Breakout A – October 13, 2011 (MC: Sue Kerns)
Presenter: Kristin J. Miller, MSW
Author: Kristin J. MIller, Substance Abuse and Mental Health Services Administration
Abstract: More than 190 interventions supporting mental health promotion, substance abuse prevention, and mental health and substance abuse treatment have been reviewed by the Substance Abuse and Mental Health Services Administration’s (SAMHSA’s) National Registry of Evidence-based Programs and Practices (NREPP) since its launch in 2007. NREPP’s process for reviewing interventions includes a focus on Readiness for Dissemination (RFD), which documents strengths and weaknesses of existing materials for implementation, training, support, and quality assurance. NREPP also collects information on the implementation history of each reviewed intervention, which has allowed the reach of these interventions to be quantified.
Our proposed presentation will include (1) an overview of NREPP and the process for reviewing interventions, (2) a focus on the NREPP review segment that assesses an intervention’s RFD, and (3) implications for the implementation field, as described through an analysis of the RFD reviews conducted to date.
At the conclusion of this presentation, participants can expect to:
• Describe NREPP and the RFD review process
• Recognize the reach of EBPs and how this reach relates to the need for progress in the development of successful implementation and dissemination plans
• Identify common facilitators and barriers to successful implementation of interventions on NREPP
2. Employing Conceptual Models and Implementation Strategies to Enhance Implementation Research and Real-World Care: Findings from the Substance Use Disorder Treatment Literature
Presentation Slides Video of Presentation
Presenter: Joseph E. Glass, MSW
Authors: Joseph E. Glass, Byron J. Powell, George Warren Brown School of Social Work, Washington University in St Louis, Alicia C. Bunger, Cecil G. Sheps Center for Health Services Research, University of North Carolina, Chapel Hill, Ryan Santens, Ashley M. Hamilton, Ana A. Baumann, and Enola K. Proctor, George Warren Brown School of Social Work, Washington University in St Louis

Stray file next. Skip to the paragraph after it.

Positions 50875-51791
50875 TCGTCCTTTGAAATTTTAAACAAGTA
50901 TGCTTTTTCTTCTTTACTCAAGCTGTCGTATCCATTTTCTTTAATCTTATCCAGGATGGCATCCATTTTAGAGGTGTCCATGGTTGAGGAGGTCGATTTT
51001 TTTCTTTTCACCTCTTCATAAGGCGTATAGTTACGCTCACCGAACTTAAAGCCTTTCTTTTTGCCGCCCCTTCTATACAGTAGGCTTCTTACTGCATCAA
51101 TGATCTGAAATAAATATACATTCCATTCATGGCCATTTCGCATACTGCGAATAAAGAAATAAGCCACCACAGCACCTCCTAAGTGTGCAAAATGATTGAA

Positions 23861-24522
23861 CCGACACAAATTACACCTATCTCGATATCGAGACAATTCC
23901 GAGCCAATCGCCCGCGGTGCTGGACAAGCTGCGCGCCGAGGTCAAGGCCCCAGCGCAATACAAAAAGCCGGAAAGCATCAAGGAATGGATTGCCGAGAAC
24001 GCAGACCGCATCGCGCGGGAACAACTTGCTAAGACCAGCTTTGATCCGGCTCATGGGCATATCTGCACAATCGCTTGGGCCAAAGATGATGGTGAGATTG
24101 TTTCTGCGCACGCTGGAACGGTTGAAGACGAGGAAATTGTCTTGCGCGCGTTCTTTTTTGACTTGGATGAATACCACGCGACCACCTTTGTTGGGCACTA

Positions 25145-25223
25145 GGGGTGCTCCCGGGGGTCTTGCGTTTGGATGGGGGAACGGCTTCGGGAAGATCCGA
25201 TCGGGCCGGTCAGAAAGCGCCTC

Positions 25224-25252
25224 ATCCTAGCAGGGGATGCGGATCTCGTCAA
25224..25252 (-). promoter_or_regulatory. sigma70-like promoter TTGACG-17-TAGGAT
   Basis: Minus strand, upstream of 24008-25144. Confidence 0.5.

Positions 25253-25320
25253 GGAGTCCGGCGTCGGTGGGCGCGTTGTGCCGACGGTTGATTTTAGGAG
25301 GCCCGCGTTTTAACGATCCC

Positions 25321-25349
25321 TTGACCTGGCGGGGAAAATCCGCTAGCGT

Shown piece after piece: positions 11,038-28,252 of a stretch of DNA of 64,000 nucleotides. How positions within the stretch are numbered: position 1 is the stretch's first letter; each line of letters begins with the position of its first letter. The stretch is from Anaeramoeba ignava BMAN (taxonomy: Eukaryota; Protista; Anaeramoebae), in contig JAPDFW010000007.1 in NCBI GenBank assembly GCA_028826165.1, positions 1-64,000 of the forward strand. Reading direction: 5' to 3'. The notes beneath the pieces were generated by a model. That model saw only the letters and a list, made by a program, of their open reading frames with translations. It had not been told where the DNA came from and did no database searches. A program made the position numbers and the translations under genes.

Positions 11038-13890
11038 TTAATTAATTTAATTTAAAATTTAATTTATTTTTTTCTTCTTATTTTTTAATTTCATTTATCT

Abstract: Reviews have identified over 20 conceptual models explaining implementation processes, several of which originated in the addictions treatment literature. Choosing a conceptual model has implications for real world implementation planning and research design and may enhance one’s ability to achieve optimal implementation and clinical outcomes. This study appraises the conceptual frameworks used in implementation research conducted in specialty substance use disorder treatment settings. We conducted a systematic review, extracting data from implementation research articles that we identified in electronic databases (CINAHL Plus, MEDLINE, and PsycINFO). We included studies that used implementation strategies to bring evidence-based treatments into real-world care (i.e. “active implementation efforts???). Analyses of the 26 identified studies described the implementation-specific conceptual frameworks used in addictions research, and revealed associations between the conceptual models that were employed and the types of implementation strategies (Powell et al., 2011) and implementation outcomes (Proctor et al., 2011) that were assessed. Studies that explicitly identified a conceptual framework for implementation tended to use more implementation strategies, yet overall, implementation strategies most often focused on provider behavior as opposed to the organizational or policy context. We argue that future work should explicate how implementation strategies map onto conceptual domains of implementation frameworks.
Presenter: Rinad Beidas, PhD
Authors: Rinad Beidas, University of Pennsylvania, Tara Mehta, Marc Atkins, Bonnie Solomon, and Jenna Merz, University of Illinois at Chicago
Abstract: Dissemination and implementation (DI) science has grown exponentially in the past decade. This presentation will focus on research methodology pertinent to empirical DI inquiry within mental health services research by reviewing models of DI science and presenting and discussing design and variables relevant to DI processes. With regard to models of DI science, we will present heuristic models that can guide study conceptualization (e.g., Consolidated Framework for Implementation Research; Damschroder et al., 2009) and as well as models that are more specific to various DI questions including models that emphasize individual practitioners (e.g., Theory of Planned Behavior; Ajzen, 1988; 1991) and social and organizational processes (e.g., Diffusion of Innovation; Rogers, 1995). Comparisons between models will be emphasized. With regard to design and variables relevant to DI science, we will focus on reviewing innovative designs that are particularly salient to DI including experimental (e.g., Sequential Multiple Assignment Randomized Trial (SMART) designs), quasi-experimental (e.g., single case time series designs), and qualitative methodology.